by Annie Solomon, contemporary (2003)
Warner, $5.99, ISBN 0-446-61230-8
Annie Solomon's debut Like A Knife reads like an overwrought made-for-TV bad "women's movie". It is filled with "What About The Children?!!" moments. (Juanita Barber, is that you?)
Nick Raine, our hero, is working as a handiman at a preschool. His adopted father was an arms dealer and Nick blames himself for a kid's death. Now, he has to find a kid who may be his son, even if it means going back to that arms dealing foster daddy whom he loathes so much. Ooh, ooh, how sad. Meanwhile, the kiddie teacher, Rachel Goodman, has her own issues. Her mother was murdered. Rachel has self-esteemed issues too (Daddy can do it, so why can't she?) and blames herself for every inability of hers to drag kids from violent homes to her school of happy peacecakes and love. Why is this woman running a daycare is beyond me. I mean, what about the children? Should we let a borderline depressive woman with issues teaching the kids unsupervised? Oh, and her school is going under. She needs money. Nobody wants to give her plenty. I'm not surprised. I'd run away too if I see her gloomy face coming towards me.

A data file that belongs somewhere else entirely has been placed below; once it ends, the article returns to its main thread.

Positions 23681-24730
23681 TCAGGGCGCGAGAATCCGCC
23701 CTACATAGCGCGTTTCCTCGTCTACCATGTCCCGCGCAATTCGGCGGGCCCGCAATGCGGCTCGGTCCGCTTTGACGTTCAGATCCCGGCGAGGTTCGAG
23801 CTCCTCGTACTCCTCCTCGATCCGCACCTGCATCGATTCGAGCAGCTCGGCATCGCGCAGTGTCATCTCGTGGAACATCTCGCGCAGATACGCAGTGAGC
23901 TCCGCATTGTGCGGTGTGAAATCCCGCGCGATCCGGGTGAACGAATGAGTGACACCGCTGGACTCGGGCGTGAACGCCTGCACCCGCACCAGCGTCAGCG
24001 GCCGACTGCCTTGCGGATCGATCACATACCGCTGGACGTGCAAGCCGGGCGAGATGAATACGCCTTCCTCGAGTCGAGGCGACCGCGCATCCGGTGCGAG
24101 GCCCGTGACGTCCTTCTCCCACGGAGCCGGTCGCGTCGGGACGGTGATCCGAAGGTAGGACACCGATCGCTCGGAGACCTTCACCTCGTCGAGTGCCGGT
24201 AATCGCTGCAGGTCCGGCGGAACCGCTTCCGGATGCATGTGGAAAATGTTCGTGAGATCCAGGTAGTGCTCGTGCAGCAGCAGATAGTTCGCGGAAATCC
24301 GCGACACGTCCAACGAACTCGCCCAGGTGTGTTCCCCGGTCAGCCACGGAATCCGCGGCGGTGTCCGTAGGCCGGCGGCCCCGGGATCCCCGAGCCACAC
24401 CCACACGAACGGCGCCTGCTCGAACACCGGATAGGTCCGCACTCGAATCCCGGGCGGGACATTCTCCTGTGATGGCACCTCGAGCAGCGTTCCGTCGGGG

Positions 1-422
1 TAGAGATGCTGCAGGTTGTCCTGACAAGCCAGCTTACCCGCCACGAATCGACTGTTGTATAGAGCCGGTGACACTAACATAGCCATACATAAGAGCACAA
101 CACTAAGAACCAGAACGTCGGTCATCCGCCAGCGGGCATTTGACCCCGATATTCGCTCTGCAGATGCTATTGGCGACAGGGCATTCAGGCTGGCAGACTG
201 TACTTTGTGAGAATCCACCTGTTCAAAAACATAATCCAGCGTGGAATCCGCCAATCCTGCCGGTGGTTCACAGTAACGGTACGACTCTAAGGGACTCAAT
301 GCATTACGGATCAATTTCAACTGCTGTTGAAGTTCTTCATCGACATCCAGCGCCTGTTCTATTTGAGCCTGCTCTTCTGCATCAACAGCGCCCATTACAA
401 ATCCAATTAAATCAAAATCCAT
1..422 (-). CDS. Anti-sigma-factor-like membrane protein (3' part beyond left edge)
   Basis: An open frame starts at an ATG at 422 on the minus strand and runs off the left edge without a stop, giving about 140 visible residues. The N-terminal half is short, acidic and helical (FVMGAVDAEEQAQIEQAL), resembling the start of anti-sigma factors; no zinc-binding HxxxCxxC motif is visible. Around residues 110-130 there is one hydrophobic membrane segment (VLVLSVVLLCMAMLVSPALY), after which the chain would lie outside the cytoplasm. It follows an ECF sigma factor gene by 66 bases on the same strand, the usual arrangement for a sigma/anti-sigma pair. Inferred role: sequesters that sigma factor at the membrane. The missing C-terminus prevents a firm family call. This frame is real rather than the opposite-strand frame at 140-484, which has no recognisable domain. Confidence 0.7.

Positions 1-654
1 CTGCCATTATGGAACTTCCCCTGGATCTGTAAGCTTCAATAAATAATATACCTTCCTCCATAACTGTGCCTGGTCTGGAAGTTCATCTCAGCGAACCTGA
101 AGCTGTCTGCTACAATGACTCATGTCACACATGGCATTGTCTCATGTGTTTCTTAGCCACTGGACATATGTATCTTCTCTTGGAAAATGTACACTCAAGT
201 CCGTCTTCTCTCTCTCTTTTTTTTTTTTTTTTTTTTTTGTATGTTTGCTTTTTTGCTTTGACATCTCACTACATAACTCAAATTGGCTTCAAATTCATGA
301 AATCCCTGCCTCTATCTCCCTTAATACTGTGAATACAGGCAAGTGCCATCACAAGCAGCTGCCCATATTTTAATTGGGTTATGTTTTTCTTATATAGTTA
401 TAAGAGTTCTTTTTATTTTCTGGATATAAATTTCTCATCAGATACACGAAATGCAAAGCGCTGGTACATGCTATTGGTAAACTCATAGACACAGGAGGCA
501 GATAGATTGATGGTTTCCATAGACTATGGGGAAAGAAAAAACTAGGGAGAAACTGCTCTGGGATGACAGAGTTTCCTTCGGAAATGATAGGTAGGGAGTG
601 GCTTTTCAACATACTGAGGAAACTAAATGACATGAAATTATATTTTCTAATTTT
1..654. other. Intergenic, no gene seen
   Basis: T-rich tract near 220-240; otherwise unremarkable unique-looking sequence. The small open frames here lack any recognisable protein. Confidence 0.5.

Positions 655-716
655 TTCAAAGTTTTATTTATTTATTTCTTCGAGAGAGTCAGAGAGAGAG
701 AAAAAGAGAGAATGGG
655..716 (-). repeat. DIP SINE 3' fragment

Rachel gets beaten up and Nick realizes that they (his enemies) are out to get him through Rachel. But the book doesn't offer healing as much as the characters going on and on and on about their issues. Nick and Rachel are two determined single-mindedly miserable characters who delight in making martyrs out of themselves. Their issues become their sole personality and their "romantic courtship" is like a race to see who can sport more mental scars when it comes to shouldering guilt. There is a self-absorbed quality to their interactions that make me wonder what will happen to them once the story ends and they will have to try being a little happier in life once in a while. No doubt she will miscarry, he will lose the house, and they will be back to being cheerfully miserable just like how they like their lives to be, unhappily ever after.
Like A Knife has plenty of issues but that's all it has. The characters never grow - they are just walking magazine subscriptions when it comes to issues. The plot is filled with the necessary gritty violence (nothing too extreme) required in a romantic suspense. But with an unconvincing romance and a plot that is all about the sappy manipulation using kids as an anvil, Like A Knife cuts into my emotions in all the wrong ways.
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